Monday, May 30

le coup de foundre part II: indulgent daydreams

View of our house looking back from the garden.
Original post and rail fence from early 1900's (although the house is actually groovy 1970's mudbrick).

So back to our house again. I never get tired of it. I love visiting it here again and again even though it's so far away. The rental agent just sent through a routine property inspection report - with photos! which started up some serious daydreaming all over again. Like how it might look one day with a different coat of paint. Right now it's painted in a natural ochre, which is a lovely and subdued choice for mudbricks, but I prefer some drama in stark blacks or whites with a bright red or yellow door. Here are some dreamt up before and afters.

More wide open spaces. The oval next door. The corridor of trees behind the goal post forms the border to our garden. Big sky, tall trees, lots of space = no words to describe actually.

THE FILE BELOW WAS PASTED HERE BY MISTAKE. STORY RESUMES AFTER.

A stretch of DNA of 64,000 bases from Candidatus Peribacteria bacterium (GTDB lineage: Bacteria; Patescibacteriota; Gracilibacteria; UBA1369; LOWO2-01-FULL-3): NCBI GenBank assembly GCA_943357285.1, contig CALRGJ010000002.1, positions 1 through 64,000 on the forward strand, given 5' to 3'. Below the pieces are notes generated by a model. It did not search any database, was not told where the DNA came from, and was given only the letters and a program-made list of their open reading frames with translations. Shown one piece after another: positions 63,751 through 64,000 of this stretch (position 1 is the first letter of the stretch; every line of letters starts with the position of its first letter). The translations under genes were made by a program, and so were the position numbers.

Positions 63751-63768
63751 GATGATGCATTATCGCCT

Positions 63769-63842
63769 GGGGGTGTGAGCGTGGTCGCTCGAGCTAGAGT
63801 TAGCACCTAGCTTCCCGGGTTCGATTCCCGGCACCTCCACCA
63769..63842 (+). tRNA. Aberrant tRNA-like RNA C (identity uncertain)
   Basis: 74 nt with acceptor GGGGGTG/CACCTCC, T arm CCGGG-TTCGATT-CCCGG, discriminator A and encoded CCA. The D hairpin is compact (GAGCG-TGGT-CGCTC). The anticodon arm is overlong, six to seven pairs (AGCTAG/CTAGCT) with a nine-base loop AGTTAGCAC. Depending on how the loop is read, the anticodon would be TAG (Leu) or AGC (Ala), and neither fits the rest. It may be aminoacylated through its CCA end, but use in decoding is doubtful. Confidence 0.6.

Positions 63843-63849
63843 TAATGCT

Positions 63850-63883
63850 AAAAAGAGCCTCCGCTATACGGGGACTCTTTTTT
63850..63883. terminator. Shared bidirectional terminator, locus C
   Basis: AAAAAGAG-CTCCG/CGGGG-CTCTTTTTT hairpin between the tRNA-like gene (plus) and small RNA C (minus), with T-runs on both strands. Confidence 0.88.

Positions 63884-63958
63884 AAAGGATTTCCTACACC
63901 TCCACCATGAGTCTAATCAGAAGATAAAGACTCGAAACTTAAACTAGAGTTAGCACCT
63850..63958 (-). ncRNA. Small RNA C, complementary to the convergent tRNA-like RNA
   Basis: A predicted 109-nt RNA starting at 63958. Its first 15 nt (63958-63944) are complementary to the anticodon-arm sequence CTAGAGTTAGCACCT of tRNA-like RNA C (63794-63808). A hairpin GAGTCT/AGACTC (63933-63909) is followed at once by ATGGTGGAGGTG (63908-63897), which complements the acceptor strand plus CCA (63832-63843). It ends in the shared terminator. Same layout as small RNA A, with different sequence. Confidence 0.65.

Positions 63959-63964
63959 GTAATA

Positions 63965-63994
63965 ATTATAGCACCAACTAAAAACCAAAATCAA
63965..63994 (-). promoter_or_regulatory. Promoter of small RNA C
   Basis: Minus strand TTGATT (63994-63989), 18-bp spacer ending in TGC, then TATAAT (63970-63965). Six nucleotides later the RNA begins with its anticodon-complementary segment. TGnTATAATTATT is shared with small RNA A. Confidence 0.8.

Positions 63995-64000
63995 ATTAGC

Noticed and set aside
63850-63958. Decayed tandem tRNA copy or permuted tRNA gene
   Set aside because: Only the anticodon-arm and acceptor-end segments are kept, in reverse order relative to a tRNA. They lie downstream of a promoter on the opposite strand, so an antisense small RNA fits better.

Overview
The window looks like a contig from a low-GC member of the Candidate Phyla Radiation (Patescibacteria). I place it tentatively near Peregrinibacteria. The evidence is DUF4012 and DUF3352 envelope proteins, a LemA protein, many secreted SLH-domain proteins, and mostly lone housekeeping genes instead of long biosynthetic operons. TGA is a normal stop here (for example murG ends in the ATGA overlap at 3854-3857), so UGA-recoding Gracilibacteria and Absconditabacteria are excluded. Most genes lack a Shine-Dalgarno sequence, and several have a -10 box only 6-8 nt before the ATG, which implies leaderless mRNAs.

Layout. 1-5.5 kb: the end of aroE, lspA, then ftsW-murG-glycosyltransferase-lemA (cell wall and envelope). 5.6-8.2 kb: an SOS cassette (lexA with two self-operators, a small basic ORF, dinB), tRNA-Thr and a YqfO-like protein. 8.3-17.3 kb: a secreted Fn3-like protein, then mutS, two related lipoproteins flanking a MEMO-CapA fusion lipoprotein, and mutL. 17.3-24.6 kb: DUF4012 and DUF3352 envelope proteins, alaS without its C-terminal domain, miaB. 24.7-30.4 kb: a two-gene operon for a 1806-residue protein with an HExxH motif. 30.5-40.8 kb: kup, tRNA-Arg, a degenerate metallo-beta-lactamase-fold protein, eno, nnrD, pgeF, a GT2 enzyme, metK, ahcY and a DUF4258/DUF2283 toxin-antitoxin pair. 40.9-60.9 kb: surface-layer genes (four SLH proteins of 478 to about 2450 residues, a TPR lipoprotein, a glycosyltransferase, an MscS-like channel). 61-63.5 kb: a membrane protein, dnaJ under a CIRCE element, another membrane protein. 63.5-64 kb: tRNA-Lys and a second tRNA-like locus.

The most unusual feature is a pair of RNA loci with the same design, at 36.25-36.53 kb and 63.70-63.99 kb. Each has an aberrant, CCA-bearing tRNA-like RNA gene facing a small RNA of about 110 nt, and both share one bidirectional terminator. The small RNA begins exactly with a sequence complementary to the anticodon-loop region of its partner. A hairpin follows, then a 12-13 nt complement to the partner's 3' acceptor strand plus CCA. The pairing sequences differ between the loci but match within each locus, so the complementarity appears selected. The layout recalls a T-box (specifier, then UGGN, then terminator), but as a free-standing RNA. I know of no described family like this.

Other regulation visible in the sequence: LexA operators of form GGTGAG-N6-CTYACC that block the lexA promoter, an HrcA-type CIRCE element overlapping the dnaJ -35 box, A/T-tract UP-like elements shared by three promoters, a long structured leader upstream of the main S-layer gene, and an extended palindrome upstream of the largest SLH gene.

Tom surveying the vista outside our house in May last year. These are our incredibly large elm trees.
I picked one of these leaves on first viewing as a kind of hopeful good luck charm that we might one day live here. I still have it squashed between the pages of all the sales paperwork.


The house in May last year on the viewing trip. Beautiful dappled autumnal light. The house is actually three storey, with the third being the attic. It has quite a pitched A-frame roof. I would love to turn the entire front facade into glass like this house. Or failing that add on a spectacular glass viewing box. Actually any of these windows would do. Gee ,I'm really not fussy at all.

 Another saved image {via the little big house}
This is the exact same shape of our house so it is easy to imagine our house painted white............ 


Or painted black........ {via theselby}

....or in white again.... 

Back to black with stark white trimmings at artessen

and with a bright red door too!
 Derek Saunder's barn via abbey via simple lovely

Having it both ways if I can't decide. Black and White looks great here

Or blended into my favorite shade of weathered grey by architect Annabelle Selldorf


A little darker here